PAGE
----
Gone are the days of making model volcanoes that explode.
East County science students now conduct various experiments from the study of fruit flies to the study of the speed of light in gelatin.
In pursuit of earning a trip to the 67th annual State Science and Engineering Fair in Lakeland, students were tasked with designing and conducting their own independent research following their scientific methods. Then they needed to prepare a presentation of their thesis to judges.
“It’s our job as a teacher to introduce them to the parts of science that they don’t know,” said Brittany Devlin, a science and engineering fair coordinator for the district and a science teacher at Dr. Mona Jain Middle School. “When you spark that interest, that’s where the true value of the research comes out because they can research something they actually care about as opposed to handing them a project I found on the internet.”
Twelve students from Dr. Mona Jain, Braden River and R. Dan Nolan middle schools are headed to the 67th annual State Science and Engineering Fair March 29-31 in Lakeland after seeing success at the School District of Manatee County’s fair.
A first place win at the district competition didn’t guarantee students advancement to the state competition. The judges selected which students would go on to compete at state.
“It’s a terrific opportunity for especially middle school students,” Devlin said. “They get to go to this fancy hotel and get to be so excited and enamored with not just competitive science but to feel like their research was valued. To hear from not just all the teachers who are supposed to say nice things but to hear someone from Yale come up to you and said, ‘I really liked what you did’ is validating.”
Here is a look at the different projects that are going to compete at the state competition.
McCaw, a sixth grader at Dr. Mona Jain Middle School, spent days surrounded by hundreds of fruit flies.
She chose to do a genetics project where she bred fruit flies to determine whether they would have a physical characteristic that was on a dominant or recessive gene.
McCaw had to work on her project after school in one of the science classrooms so she wouldn’t bring flies home.
Before studying each fly, McCaw used an anesthetic to put the flies to sleep. At that point, she had less than 20 minutes to study them before they would wake up.
McCaw took every tiny fly and used a magnifying glass to study them to see what type of wings they had.
“It was especially hard because they are such a tiny little organism,” she said. “You’re squinting your eyes to try to figure out what it is. I know the wings are pretty apparent but trying to figure out which gender they are based on the underside and the coloring was so hard because it’s the slightest tint that makes them different.”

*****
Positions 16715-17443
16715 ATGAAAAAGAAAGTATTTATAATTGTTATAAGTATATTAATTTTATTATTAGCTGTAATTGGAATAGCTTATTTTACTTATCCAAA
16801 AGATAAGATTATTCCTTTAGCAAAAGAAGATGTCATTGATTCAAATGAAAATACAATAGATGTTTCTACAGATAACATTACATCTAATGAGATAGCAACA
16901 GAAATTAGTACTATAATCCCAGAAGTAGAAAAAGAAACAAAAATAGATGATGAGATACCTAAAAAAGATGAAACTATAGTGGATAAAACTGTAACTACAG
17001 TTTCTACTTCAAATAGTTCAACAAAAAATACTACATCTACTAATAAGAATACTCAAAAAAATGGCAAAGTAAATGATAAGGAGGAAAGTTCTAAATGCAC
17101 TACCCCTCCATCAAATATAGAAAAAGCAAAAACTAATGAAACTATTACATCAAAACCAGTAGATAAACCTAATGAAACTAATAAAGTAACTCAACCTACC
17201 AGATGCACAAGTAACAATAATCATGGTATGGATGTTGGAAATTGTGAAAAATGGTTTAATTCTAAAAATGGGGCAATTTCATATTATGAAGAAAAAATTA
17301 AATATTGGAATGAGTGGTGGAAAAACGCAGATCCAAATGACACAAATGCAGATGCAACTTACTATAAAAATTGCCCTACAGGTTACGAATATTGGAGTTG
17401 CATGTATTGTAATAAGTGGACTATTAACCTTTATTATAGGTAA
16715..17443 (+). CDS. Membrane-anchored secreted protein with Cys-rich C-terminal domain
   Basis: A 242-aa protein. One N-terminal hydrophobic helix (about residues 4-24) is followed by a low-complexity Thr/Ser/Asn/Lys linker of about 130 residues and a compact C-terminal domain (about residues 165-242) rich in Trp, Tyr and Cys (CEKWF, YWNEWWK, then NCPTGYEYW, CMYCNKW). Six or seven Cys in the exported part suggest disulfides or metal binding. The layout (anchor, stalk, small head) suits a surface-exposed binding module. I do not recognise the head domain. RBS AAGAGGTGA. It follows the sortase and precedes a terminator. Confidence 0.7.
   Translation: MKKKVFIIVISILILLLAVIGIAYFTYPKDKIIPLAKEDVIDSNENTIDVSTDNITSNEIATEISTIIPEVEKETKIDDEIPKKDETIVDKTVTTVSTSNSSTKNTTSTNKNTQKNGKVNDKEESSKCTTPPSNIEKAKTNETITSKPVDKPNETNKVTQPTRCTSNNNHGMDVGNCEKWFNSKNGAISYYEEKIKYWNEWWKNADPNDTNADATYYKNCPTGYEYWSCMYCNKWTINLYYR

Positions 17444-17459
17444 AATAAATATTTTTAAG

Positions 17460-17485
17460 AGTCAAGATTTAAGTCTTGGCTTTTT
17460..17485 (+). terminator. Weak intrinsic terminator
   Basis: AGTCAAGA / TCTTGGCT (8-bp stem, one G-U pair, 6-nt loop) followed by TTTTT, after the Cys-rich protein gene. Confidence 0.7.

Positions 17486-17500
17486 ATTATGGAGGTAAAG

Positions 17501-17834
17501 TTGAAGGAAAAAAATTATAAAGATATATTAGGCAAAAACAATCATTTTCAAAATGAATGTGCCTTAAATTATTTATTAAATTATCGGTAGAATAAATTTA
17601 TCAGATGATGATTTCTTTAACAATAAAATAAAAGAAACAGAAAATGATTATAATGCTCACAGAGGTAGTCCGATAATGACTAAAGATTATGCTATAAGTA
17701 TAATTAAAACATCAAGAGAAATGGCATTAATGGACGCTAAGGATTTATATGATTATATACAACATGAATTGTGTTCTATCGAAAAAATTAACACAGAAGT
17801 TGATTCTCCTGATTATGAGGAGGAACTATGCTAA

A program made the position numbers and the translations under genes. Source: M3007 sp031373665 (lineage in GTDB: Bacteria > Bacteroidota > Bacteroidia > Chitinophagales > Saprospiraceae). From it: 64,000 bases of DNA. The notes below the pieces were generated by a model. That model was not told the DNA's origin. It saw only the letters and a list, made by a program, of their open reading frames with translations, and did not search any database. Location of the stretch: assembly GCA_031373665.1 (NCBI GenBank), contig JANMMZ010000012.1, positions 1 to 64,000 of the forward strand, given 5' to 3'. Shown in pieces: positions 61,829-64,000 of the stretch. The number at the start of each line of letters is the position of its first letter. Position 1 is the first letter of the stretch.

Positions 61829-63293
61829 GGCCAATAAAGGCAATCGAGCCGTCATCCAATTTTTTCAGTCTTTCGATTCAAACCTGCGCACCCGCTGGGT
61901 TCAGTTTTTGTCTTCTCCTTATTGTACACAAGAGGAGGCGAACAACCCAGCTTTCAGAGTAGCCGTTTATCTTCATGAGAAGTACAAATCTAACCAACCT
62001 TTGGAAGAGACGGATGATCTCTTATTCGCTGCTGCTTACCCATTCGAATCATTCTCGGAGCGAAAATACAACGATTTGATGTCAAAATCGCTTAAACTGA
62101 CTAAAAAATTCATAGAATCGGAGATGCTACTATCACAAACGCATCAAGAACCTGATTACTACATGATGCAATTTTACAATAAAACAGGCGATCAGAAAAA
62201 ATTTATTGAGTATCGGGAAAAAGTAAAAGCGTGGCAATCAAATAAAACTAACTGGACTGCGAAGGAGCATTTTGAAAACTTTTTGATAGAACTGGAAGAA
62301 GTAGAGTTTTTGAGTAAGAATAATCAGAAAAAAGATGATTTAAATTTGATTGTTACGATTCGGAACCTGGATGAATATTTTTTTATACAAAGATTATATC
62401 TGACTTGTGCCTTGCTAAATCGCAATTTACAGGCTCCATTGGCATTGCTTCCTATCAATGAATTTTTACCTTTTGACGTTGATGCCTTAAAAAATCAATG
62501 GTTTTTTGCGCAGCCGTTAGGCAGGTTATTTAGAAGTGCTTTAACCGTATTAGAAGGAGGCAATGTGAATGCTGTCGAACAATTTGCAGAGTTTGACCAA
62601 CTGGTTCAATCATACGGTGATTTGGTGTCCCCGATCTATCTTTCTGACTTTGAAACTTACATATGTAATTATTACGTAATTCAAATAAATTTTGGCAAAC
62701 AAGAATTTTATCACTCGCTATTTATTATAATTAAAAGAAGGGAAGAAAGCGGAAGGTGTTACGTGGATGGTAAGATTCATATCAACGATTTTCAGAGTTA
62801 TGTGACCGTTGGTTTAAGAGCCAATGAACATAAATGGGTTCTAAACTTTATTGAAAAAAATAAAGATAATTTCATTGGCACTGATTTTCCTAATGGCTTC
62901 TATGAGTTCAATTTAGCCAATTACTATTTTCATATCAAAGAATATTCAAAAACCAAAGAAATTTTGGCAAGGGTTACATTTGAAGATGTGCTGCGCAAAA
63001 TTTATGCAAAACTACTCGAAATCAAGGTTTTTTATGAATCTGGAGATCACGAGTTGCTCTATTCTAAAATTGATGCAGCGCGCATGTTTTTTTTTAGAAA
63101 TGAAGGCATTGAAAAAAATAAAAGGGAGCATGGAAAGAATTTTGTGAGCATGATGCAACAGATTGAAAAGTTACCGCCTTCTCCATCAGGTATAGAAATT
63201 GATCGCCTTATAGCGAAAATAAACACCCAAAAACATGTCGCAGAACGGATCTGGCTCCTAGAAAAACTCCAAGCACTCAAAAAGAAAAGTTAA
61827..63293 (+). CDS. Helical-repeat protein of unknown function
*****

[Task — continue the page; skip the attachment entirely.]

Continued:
McCaw wanted to challenge herself by picking a project with material covered in seventh grade.
“I just have a thirst for knowledge,” McCaw said. “Science has always come easier to me than any other subject.”
Perez, a Braden River Middle School seventh grader, decided to study how different angles would impact the speed of light in clear gelatin.
At first, Perez tried having his project focus on how different size gelatins would impact the speed of light, but after realizing he made errors in the calculations, he changed his approach.
“I know it’s important to double or triple check your work and make sure you have done the best you could,” Perez said.
Perez decided to use the same size gelatin but he changed the angles at which the laser hit the gelatin. Then he would figure out the angle of refraction.
Jennifer Hall, the science teacher helping students with the Science and Engineering Fair at Braden River Middle, was happy to hear Perez went back and adjusted his experiment.
“So often kids feel like if it’s not right the first time, they failed,” Hall said. “We hate that because in science that’s not how that works. If you make a mistake, and you can see your mistake and fix it, it’s going to help you do better science in the long run.”
Lander, a seventh grader at R. Dan Nolan Middle School, wanted to show the impacts of global warming.
With her experiment, Lander studied how various amounts of carbon dioxide affected the temperature of water.
“Global warming has always been something that concerns me, and doing this project helped me to prove global warming and its effect on the earth,” Lander said. “If we don’t fix things now then future generations will be harmed.”
Lander put different amounts of water into three water bottles and left another empty. She then submerged the bottles upside down in a large bucket of water. She removed the caps on the bottles to be able to insert carbon dioxide into the bottles using a carbon dioxide tank until the water from the bottle was gone. She put the cap back on the bottle while it remains under water and added a temperature probe. Lander then put the bottles under heat lamps and watched the temperature rise.
Lander found that the bottle with the most carbon dioxide, on average, caused the hottest temperature.
“I learned that to stop global warming, we should be using less carbon dioxide, fossil fuels and greenhouse gasses,” Lander said.
Lander was excited when she was announced as a first place winner.
“When I walked up to the stage, I had a huge smile on my face,” she said. “I could tell that all my hard work paid off.”